Depending on your tetra specie, it might be a good idea to use glass to separate the male from the female so that they always have a view of each other. If they are able to see each other and not touch, it increases their need to breed when you eventually lift the glass partition.

Recreate Their Natural Habitat

In order to breed successfully, you need to mimic your tetras’ natural habitat. This means that you should add plants like Cabomba and Java moss. You should also consider adding spawning mops because they are optimal for hiding eggs and fry.

Another great addition would be a darker substrate, such as dark brown or black because it encourages spawning.

How to Start Breeding

Pick Your Breeding Pair

Choosing the right fish for your tank is essential to the spawning process. When selecting your breeding pair, look out for fish with vigor, vibrant colors, and the best size because these tell that the fish are healthy. Males typically have slimmer, longer bodies, while females are rounder and have fuller bellies.

Condition Your Tetra Fish

Next, for successful Breeding tetra fish, you need to condition your fish because only a few tetra fish will spawn without proper conditioning on live food. Since you are preparing your fish for breeding, you need to feed them often to ensure they have enough energy for themselves and to be able to produce eggs.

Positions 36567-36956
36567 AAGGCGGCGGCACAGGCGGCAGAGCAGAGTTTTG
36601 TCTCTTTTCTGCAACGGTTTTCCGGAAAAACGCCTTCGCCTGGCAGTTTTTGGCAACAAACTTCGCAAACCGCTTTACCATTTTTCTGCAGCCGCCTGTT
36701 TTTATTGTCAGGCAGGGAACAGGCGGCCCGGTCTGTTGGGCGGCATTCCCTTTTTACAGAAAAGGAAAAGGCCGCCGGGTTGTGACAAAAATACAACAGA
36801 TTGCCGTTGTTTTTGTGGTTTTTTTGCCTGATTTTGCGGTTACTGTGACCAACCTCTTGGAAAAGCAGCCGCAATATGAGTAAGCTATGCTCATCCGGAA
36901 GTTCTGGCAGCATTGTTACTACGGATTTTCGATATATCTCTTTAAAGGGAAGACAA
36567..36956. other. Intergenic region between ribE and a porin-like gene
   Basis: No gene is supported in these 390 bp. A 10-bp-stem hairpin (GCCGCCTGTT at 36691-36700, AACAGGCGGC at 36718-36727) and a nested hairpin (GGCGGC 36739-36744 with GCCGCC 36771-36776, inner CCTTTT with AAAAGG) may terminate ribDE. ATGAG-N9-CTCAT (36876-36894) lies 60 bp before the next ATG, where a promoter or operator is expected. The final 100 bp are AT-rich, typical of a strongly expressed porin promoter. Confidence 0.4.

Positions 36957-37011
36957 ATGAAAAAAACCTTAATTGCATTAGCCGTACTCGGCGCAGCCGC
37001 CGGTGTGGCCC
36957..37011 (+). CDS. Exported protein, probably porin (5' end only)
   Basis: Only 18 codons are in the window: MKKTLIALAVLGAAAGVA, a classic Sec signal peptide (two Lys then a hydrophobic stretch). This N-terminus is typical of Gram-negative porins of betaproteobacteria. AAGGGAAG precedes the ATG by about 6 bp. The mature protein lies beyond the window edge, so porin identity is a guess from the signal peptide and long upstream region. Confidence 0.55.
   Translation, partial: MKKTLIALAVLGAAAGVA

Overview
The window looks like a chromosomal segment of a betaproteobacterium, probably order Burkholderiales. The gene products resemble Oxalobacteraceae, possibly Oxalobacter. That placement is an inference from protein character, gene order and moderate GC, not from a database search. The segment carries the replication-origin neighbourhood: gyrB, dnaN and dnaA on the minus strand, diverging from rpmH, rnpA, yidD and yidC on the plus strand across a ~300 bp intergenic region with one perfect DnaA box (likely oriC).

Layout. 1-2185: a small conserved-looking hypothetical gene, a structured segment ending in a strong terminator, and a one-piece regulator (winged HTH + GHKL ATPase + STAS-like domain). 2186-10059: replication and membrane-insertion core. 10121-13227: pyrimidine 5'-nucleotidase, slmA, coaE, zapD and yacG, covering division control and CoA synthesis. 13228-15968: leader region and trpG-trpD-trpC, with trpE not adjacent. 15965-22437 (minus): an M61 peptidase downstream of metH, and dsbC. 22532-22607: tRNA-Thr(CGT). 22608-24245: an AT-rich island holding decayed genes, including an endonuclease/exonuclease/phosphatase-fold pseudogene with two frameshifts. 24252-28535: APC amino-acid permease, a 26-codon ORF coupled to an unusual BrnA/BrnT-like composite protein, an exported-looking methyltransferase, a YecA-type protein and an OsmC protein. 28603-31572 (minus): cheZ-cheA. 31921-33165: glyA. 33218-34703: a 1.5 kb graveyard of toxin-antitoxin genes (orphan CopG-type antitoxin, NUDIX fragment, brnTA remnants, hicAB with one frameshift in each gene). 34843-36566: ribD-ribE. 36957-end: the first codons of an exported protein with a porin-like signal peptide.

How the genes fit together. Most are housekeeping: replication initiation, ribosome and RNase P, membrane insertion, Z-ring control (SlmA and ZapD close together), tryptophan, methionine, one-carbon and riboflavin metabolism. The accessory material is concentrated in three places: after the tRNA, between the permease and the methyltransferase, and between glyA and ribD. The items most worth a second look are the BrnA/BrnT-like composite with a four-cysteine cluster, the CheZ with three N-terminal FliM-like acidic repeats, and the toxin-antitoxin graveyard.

You need to provide your fish with a protein-rich diet, such as black worms, daphnia, brine shrimp (live or frozen), and high-quality flakes. If you have bigger fish, opt for black worms because food like brine shrimp won’t be enough for them.

Ensure to feed them two to three times daily. Do this for about two weeks before you let them into the breeding tank.

Make sure the tank you are using for conditioning is suitable to maintain the health of your fish and develop eggs if you want to achieve a successful breeding tetra fish. However, keep in mind that your fish are still in the conditioning tank at this point, and you should try to stop them from spawning.

You can do this by:

  • Separating the male and female fish.
  • Putting them in a community tank (too many distractions to spawn).
  • Adjusting the conditioning tank so that it is not conducive for spawning.

Introducing the Breeding Pair